@jude: Wow! I just found this group on flickr. How cool is that! This picture tells the whole story of the group which also has a home on the web at 100 Strangers.

    Talk about moving out of your comfort zone!

  4. Anonymous25/9/08 15:08

    I think that using flikr could be beneficial in the classroom, especially a math class, if used to show demension and depth. Or in teaching students how to draw/look at different 3-demensional objects from different angles and perspectives. Having them create their own flikr show (I am not familiar with how it all works) allows them to be creative and use their own images, while also forcing them to look at each object from another point of view. I am an elementary teaching major (although not set in stone...I may teacher higher level math/science)and would definitely consider using flikr in a variety of different ways in the classroom. When doing chemistry experiments I took pictures of every step and of each phase of the reaction itself to help myself and the students I tutored understand and see how the experiment was supposed to work. Using an online photography tool would have been much easier and more effective than taping them in my binders. Thank you for introducing me to this and sharing your flikr with me.

  5. @s.rhodes: Glad to introduce you to flickr. The thought struck me that taking pictures of science experiments in progress is a great idea!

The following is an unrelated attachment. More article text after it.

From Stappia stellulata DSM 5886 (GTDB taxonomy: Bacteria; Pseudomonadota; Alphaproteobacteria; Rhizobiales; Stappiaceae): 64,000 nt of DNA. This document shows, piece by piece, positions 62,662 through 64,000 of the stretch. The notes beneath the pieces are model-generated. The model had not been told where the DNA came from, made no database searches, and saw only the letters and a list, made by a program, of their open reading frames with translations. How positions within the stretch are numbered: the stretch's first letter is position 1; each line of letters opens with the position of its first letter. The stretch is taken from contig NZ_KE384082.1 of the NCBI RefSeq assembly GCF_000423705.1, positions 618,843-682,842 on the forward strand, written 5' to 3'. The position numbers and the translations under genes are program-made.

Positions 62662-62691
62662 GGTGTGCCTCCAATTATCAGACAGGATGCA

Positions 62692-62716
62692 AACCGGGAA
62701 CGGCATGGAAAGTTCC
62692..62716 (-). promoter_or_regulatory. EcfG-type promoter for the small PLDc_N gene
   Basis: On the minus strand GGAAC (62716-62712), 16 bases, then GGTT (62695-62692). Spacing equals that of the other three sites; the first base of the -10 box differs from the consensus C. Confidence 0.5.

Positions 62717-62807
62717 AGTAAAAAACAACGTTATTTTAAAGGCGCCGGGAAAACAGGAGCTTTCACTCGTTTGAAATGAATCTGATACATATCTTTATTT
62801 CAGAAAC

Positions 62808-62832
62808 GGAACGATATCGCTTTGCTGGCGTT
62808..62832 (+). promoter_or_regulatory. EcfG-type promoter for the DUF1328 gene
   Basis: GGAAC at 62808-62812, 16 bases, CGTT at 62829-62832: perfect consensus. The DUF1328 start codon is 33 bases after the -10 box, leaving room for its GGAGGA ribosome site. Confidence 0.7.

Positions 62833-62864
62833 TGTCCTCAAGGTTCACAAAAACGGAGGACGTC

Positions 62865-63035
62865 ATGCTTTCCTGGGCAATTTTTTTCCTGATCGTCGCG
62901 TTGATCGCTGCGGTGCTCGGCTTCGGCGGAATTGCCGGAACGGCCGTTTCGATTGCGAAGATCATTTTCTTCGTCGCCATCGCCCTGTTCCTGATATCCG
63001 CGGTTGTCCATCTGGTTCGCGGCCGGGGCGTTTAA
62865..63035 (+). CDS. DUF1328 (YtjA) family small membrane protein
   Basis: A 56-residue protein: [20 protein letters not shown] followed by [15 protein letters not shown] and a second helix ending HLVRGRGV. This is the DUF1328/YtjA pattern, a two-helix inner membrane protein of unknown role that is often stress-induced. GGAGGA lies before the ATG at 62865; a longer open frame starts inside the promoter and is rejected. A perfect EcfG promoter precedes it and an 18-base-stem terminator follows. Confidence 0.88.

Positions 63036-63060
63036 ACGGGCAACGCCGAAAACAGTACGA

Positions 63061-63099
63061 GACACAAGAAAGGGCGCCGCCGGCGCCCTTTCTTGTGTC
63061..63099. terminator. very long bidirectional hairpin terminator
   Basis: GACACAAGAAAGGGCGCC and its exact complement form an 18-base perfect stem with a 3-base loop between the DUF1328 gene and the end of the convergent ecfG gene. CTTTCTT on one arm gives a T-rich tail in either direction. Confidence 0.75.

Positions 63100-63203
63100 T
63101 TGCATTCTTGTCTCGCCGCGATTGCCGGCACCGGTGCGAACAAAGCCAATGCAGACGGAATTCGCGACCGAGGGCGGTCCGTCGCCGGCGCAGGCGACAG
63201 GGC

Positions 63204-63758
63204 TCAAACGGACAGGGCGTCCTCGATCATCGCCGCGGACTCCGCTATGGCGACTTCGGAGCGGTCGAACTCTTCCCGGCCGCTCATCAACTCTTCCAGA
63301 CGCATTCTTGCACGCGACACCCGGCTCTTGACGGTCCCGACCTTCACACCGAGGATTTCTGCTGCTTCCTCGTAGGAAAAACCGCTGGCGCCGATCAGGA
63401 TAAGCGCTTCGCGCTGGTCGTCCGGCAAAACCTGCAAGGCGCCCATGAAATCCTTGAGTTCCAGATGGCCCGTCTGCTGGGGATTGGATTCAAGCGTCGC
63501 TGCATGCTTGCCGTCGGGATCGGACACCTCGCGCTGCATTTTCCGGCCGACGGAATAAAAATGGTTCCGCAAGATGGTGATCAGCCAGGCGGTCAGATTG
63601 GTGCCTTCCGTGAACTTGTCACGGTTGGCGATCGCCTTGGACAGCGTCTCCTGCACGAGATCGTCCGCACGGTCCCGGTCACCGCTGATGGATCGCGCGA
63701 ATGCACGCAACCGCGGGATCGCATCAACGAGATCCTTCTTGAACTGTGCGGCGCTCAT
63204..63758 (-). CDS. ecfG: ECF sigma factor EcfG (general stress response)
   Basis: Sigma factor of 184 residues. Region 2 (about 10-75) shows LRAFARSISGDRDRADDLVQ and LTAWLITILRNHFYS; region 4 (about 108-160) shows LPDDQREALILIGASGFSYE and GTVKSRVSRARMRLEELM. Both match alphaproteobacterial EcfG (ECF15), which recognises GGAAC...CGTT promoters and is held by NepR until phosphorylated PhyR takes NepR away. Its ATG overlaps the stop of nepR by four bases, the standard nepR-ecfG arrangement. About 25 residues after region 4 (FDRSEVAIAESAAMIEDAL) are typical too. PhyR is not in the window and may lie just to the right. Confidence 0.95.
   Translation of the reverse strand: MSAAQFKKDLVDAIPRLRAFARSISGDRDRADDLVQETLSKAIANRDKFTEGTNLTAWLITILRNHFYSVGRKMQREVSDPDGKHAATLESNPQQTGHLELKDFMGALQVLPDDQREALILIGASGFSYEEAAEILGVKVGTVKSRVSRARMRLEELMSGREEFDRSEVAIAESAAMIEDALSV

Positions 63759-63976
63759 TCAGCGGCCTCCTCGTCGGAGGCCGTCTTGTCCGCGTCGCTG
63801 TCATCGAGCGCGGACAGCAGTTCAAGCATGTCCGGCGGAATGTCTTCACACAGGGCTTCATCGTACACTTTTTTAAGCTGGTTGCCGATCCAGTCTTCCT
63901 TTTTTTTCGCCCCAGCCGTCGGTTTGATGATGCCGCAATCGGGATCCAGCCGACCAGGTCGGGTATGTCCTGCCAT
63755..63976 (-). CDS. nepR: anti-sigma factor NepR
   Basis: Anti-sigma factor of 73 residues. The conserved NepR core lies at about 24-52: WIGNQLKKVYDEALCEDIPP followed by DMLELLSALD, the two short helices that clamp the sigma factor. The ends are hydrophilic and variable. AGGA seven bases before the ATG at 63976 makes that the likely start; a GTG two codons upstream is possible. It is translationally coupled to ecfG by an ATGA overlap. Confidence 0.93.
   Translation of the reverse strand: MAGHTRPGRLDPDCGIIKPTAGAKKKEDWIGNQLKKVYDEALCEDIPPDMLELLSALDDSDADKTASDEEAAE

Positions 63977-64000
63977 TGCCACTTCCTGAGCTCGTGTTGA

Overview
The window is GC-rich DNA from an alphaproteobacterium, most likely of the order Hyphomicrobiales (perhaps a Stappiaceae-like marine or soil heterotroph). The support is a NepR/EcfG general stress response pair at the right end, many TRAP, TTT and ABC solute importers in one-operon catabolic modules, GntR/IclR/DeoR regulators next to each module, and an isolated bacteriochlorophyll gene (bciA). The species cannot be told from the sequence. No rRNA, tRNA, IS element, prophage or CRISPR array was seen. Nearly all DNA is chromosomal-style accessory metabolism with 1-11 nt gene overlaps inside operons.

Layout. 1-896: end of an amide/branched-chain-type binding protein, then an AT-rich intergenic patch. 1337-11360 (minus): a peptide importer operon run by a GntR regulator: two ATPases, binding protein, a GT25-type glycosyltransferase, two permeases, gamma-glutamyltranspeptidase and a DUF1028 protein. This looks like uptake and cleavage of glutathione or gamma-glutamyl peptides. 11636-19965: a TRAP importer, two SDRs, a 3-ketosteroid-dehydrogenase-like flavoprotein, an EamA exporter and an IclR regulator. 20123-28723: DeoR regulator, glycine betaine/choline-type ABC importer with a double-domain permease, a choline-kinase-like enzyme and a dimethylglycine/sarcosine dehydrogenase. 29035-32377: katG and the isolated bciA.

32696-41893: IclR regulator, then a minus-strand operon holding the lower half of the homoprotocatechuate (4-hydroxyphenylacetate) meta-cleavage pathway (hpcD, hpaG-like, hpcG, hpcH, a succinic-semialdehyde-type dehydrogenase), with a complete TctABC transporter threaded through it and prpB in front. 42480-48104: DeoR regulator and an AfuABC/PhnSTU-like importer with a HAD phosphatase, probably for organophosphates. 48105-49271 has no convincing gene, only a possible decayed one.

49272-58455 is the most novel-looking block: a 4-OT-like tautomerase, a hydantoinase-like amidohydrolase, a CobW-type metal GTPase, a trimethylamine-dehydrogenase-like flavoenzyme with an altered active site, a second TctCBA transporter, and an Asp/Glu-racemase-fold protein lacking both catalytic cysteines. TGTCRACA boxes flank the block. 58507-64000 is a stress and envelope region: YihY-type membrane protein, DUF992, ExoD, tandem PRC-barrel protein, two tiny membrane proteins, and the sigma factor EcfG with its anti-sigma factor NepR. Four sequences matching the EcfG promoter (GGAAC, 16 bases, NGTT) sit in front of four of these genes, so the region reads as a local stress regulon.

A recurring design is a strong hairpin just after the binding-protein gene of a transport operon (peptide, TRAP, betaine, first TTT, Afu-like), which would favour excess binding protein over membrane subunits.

Not only might you upload them to flickr, but you can sequence them in a slideshow and invite your students to compete: Who can create the best audio track to describe what happened and what was learned. Publish the whole thing on Slideshare and let them comment on each others' work as well.

  6. Anonymous29/9/08 15:03

    That idea cracks me up, I would love to have done that back during my own high school science classes! That would also help everyone to pay attention and have a reason to participate in their groups. We have had problems in the past with one person preforming the entire experiment and the other members of the group just copying lab reports. Allowing each student to take the pictures/narrate the experiment etc enhances education and creates a better form of participation. I love it!

  7. If you ever do it let me know. I'd love to hear & see what your students create. ;-)


  8. We still haven't met yet, Darren, but one of these days I hope to have the pleasure.

    Alan November showed your wares to our rather large group at a conference this week. I've been continually impressed with your willingness to share, work hard and help others.

    Regarding your new design, I like it, but think that a fractal or two might liven things up. :)

  9. Thanks for dropping by Darren! I'm looking forward to the day we shake hands.

    You were right about the place needing a little fractal something. The next post is for you. ;-)